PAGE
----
If a patient has been in Iraq or another known endemic area, we are very used to looking for leishmaniasis. But in the past, you just would not have suspected it in a patient living in North Texas with no travel history. This is why I think its important to get the word out to other health-care professionals, Dr. Aftergut said.
For many years sporadic cases have been seen in South Texas. But no one has ever reported cases this far north, Dr. Aftergut said. He said this may be due to a movement in either the burrowing wood rat or the sand flies that transmit the infection to humans, although the reason for this movement is unclear.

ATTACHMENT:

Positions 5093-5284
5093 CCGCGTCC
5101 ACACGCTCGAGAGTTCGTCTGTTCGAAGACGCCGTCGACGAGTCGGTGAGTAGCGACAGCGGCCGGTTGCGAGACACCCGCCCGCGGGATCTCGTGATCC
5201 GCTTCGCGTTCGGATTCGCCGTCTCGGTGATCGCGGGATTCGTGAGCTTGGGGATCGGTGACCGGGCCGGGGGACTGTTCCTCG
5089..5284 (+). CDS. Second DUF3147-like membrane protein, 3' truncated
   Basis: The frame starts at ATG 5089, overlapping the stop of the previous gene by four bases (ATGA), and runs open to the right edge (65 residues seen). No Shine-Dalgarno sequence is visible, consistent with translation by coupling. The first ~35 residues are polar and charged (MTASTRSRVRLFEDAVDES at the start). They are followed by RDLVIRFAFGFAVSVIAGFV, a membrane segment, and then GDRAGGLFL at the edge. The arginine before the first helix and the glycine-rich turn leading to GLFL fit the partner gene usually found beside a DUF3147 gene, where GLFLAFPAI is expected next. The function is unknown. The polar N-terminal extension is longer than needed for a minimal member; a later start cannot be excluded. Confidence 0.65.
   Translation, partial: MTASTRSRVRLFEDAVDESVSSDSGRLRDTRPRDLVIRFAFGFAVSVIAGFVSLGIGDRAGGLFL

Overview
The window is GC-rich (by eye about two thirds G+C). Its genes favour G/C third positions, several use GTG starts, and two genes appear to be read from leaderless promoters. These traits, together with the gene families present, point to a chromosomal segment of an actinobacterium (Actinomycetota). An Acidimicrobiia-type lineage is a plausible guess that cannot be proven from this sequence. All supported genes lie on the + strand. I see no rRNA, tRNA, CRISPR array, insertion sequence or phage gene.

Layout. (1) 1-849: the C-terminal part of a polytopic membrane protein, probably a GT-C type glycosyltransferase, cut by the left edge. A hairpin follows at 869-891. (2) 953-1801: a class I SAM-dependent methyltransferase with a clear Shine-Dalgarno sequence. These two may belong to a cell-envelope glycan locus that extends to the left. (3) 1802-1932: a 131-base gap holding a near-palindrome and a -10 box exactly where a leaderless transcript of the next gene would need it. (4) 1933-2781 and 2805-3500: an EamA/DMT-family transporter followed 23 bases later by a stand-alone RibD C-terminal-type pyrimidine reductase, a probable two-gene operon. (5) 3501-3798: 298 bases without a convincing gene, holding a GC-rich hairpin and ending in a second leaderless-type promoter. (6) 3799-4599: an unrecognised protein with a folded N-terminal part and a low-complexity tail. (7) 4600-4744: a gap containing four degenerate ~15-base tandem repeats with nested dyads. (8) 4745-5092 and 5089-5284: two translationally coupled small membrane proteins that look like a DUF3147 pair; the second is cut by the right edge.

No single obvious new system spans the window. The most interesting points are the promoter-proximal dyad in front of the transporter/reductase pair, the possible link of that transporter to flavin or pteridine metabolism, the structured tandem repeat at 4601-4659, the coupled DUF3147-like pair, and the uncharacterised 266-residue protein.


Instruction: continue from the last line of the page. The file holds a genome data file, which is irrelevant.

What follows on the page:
There are nine cases of leishmaniasis in North Texas residents who had no travel history in the last two years, said Dr. Aftergut. This is very strong evidence that the areas we need to consider endemic are moving north.
Dr. Aftergut said he believes that rural areas are more at risk due to their proximity to wooded areas, where the burrowing wood rat and sand flies are more likely to be found.
Dr. Aftergut said using insecticides, bug repellant and protective clothing while working in areas where sand flies might be present should help reduce exposure. Once bitten, there are two types of medicines to treat the infection; however, one treatment can be toxic to some patients.
Doctors who identify a possible case of leishmaniasis should contact the Centers for Disease Control and Prevention, which can assist with the special tests needed to verify it. The federal agency also is tracking
|Contact: Russell Rian|
UT Southwestern Medical Center